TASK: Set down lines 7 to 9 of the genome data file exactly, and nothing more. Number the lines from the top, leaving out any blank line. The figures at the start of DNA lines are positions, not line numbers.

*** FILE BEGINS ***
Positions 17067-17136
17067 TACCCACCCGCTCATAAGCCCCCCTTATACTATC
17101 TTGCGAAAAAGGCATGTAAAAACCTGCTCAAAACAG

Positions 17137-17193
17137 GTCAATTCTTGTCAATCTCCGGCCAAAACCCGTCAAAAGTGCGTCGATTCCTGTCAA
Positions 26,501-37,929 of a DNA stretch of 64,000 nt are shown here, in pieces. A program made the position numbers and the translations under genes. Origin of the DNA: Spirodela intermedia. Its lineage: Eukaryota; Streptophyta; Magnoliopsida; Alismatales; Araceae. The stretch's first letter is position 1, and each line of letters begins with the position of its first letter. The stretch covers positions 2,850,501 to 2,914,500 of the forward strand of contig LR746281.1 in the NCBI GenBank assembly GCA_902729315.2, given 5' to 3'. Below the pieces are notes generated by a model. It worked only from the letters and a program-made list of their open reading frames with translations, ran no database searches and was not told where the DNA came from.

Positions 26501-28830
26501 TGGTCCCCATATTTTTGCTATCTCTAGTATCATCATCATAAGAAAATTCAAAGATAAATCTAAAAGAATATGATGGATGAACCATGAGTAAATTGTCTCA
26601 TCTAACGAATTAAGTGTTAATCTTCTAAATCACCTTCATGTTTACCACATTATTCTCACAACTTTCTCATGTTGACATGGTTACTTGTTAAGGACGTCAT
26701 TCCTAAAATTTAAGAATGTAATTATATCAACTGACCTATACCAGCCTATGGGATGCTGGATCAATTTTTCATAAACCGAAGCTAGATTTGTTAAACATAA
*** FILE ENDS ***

Positions 26501-28830
26501 TGGTCCCCATATTTTTGCTATCTCTAGTATCATCATCATAAGAAAATTCAAAGATAAATCTAAAAGAATATGATGGATGAACCATGAGTAAATTGTCTCA
26601 TCTAACGAATTAAGTGTTAATCTTCTAAATCACCTTCATGTTTACCACATTATTCTCACAACTTTCTCATGTTGACATGGTTACTTGTTAAGGACGTCAT